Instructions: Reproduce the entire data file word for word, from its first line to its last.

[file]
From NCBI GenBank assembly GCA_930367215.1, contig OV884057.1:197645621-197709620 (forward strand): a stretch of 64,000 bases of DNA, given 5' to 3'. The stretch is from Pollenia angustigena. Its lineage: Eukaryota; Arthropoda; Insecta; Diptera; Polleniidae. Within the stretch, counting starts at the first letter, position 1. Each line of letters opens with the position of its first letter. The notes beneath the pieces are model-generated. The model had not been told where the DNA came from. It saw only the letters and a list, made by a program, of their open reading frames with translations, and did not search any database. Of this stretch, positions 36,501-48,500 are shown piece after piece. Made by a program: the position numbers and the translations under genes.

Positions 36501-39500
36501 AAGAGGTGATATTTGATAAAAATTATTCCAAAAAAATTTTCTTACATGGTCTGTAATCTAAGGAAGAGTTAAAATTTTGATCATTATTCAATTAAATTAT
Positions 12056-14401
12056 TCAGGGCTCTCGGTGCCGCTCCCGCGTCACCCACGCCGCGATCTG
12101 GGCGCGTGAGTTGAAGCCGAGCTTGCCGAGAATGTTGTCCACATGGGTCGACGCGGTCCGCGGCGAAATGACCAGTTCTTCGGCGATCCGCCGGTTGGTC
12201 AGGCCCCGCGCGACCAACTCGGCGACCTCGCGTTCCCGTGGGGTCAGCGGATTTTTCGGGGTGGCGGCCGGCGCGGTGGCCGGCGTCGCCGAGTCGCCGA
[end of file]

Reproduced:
From NCBI GenBank assembly GCA_930367215.1, contig OV884057.1:197645621-197709620 (forward strand): a stretch of 64,000 bases of DNA, given 5' to 3'. The stretch is from Pollenia angustigena. Its lineage: Eukaryota; Arthropoda; Insecta; Diptera; Polleniidae. Within the stretch, counting starts at the first letter, position 1. Each line of letters opens with the position of its first letter. The notes beneath the pieces are model-generated. The model had not been told where the DNA came from. It saw only the letters and a list, made by a program, of their open reading frames with translations, and did not search any database. Of this stretch, positions 36,501-48,500 are shown piece after piece. Made by a program: the position numbers and the translations under genes.

Positions 36501-39500
36501 AAGAGGTGATATTTGATAAAAATTATTCCAAAAAAATTTTCTTACATGGTCTGTAATCTAAGGAAGAGTTAAAATTTTGATCATTATTCAATTAAATTAT
Positions 12056-14401
12056 TCAGGGCTCTCGGTGCCGCTCCCGCGTCACCCACGCCGCGATCTG
12101 GGCGCGTGAGTTGAAGCCGAGCTTGCCGAGAATGTTGTCCACATGGGTCGACGCGGTCCGCGGCGAAATGACCAGTTCTTCGGCGATCCGCCGGTTGGTC
12201 AGGCCCCGCGCGACCAACTCGGCGACCTCGCGTTCCCGTGGGGTCAGCGGATTTTTCGGGGTGGCGGCCGGCGCGGTGGCCGGCGTCGCCGAGTCGCCGA